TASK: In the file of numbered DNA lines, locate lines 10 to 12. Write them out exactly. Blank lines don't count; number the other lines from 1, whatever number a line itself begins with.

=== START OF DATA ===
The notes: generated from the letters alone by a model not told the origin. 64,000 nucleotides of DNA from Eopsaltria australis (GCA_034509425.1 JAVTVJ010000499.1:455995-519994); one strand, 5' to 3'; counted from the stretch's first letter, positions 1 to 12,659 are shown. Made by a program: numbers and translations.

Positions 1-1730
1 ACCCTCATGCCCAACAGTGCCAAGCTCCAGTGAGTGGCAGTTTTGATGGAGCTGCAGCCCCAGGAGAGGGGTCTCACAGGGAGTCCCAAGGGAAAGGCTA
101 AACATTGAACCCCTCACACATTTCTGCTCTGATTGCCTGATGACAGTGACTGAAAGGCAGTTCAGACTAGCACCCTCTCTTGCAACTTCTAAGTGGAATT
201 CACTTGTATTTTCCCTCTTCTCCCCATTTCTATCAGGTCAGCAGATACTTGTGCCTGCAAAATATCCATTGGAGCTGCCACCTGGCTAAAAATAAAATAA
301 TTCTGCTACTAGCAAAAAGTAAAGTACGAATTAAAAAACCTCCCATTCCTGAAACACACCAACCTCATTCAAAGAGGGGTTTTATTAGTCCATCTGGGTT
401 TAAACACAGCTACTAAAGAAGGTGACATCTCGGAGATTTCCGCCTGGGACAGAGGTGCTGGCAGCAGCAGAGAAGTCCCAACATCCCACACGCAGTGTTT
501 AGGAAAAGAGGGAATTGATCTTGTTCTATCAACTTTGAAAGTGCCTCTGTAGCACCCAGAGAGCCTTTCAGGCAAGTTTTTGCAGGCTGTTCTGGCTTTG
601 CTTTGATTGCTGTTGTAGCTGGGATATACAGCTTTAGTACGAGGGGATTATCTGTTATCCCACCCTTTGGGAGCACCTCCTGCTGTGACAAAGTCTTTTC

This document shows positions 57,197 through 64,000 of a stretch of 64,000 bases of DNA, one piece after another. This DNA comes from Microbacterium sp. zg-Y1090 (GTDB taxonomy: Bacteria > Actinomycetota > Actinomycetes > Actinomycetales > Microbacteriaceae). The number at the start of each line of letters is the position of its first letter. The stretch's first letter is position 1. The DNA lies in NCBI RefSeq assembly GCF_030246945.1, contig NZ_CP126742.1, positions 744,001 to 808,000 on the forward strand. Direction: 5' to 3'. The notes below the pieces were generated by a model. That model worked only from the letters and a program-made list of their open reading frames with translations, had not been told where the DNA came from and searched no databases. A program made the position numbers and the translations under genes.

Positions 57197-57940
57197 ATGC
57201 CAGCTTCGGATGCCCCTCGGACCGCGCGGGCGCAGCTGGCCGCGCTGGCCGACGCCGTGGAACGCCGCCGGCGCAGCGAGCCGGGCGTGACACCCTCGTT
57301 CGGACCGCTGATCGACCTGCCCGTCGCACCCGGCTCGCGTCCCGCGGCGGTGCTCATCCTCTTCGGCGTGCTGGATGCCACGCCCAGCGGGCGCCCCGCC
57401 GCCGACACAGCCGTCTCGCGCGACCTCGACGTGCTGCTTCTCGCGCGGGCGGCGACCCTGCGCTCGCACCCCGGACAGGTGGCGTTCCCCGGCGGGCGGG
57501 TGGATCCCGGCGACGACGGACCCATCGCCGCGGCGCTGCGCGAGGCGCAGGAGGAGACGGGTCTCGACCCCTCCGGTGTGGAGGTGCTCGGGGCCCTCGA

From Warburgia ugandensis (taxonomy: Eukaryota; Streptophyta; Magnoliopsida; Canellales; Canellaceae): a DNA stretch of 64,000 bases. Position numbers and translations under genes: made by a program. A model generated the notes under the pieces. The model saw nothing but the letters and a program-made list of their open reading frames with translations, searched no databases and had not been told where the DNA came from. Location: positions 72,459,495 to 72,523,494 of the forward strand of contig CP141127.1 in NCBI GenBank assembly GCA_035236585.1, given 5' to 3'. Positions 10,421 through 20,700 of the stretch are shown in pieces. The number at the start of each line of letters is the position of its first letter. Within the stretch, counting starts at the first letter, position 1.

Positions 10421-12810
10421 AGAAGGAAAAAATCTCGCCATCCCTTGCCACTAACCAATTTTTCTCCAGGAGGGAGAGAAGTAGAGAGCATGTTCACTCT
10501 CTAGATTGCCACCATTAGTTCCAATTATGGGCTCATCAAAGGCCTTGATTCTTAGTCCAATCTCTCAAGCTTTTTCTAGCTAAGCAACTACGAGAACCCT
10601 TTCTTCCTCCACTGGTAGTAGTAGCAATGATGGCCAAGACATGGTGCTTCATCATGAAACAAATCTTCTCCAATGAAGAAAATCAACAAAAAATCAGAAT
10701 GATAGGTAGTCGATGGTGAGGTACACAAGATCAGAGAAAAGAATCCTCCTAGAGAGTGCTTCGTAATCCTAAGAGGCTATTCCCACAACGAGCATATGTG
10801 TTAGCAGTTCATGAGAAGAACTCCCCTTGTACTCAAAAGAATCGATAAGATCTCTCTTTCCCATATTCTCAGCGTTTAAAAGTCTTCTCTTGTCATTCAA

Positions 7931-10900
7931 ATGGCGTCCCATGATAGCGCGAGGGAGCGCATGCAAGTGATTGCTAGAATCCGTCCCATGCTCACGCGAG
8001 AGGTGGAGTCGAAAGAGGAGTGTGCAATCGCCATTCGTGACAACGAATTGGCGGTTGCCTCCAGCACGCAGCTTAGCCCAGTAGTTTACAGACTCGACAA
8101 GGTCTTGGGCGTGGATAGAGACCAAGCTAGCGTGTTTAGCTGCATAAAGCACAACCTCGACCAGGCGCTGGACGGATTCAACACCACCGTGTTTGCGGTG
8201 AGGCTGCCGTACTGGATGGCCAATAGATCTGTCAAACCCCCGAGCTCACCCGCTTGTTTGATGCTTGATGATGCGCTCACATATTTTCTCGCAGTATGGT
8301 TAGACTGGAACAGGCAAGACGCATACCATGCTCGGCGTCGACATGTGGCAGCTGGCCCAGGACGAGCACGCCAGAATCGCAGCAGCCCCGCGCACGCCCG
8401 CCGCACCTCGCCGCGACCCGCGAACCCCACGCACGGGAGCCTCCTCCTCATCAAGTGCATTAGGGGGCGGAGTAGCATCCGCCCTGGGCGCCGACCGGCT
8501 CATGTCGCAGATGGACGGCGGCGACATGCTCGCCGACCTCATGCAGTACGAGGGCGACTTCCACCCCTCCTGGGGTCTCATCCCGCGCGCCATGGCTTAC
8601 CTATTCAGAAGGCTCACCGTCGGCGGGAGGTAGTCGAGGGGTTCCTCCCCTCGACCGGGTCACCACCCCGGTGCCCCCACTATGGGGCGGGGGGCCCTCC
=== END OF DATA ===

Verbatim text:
This document shows positions 57,197 through 64,000 of a stretch of 64,000 bases of DNA, one piece after another. This DNA comes from Microbacterium sp. zg-Y1090 (GTDB taxonomy: Bacteria > Actinomycetota > Actinomycetes > Actinomycetales > Microbacteriaceae). The number at the start of each line of letters is the position of its first letter. The stretch's first letter is position 1. The DNA lies in NCBI RefSeq assembly GCF_030246945.1, contig NZ_CP126742.1, positions 744,001 to 808,000 on the forward strand. Direction: 5' to 3'. The notes below the pieces were generated by a model. That model worked only from the letters and a program-made list of their open reading frames with translations, had not been told where the DNA came from and searched no databases. A program made the position numbers and the translations under genes.

Positions 57197-57940
57197 ATGC